In days of ignorance, when friends cautioned against the mixing of the writing life with the parenting life, I guffawed. I had a model in my mind of Gina Ochsner, a woman whose situation crossed my path in my first years of graduate school. A mother of three and a writer, Ochsner went to a bar every evening for a few hours to get her writing done, always home in time for baths and bedtime. This sounded like a very good life for me. Plus, she's Catholic, so clearly the heavens were speaking to me.
I have one baby, just the one, and I never write anymore. Glancing over the panels and discussions for this year's Nonfiction Now conference (a conference for - you guessed it - nonfiction writers), I was struck by how far removed I am from the conversations of my field. Here's a panel of note: "Nonfiction: A Hybrid Genre or a Highly Evolved Form?" This will be an excellent panel. I know it to be true because there are awesome people on this panel, including Nicole Walker. I would like to go listen to Nicole and others in my field discuss what we're doing. I want to get excited about it. I want to have written something.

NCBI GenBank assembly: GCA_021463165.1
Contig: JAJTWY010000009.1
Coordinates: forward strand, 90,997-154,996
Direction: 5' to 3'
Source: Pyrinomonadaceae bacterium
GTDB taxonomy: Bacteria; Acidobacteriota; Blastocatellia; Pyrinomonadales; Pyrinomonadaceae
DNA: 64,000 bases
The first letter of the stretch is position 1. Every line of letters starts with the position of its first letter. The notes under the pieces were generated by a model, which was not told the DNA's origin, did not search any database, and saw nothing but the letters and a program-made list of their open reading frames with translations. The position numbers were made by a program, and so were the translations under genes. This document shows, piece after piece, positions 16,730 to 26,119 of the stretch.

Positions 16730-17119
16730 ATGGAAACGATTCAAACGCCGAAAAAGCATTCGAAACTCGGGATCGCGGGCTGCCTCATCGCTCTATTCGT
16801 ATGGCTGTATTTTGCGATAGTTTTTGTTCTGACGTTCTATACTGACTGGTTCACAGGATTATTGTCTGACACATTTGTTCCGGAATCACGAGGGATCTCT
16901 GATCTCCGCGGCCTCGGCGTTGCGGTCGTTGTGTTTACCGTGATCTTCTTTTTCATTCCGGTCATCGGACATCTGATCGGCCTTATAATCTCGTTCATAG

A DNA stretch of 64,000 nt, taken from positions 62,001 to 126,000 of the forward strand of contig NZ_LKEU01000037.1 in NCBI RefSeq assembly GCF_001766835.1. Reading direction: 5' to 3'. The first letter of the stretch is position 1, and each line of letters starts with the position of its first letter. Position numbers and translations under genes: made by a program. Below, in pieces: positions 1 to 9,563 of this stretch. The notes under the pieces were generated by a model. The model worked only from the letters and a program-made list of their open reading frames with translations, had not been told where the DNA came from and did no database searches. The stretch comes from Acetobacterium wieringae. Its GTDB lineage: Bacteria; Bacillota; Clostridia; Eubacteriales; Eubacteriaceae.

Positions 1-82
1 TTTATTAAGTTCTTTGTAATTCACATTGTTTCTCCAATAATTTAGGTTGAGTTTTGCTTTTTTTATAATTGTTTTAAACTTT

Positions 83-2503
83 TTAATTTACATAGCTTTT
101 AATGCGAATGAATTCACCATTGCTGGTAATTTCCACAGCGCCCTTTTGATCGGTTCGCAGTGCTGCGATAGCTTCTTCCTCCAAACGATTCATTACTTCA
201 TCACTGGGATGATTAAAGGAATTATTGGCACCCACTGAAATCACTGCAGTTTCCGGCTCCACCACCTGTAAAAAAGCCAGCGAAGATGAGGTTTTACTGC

But alas, I have not been getting to the bar in the evenings. At this very moment, I hear my son has woken up and he is playing with blocks. He doesn't know I'm up and writing this blog, but when he finds out, it is all for me here in the subsaharan writing land of bloggerville.
Eula Biss had a baby. She is my hero, writerly speaking. Seriously. She's freaking amazing. Read here for evidence. I am watching her, waiting to see how the baby affects her writing life. This is not to say I am at her level or that the writing I was doing before in either volume or quality was comparable to Biss's. But still, I wonder how this baby will take over the landscape of her life, how it will reach past the very fingertips that once pounded out on a typewriter.
I do note with some satisfaction and consolation that Biss is not on the Nonfiction Now schedule. I shouldn't be satisfied about that, but for the moment, I just need to be.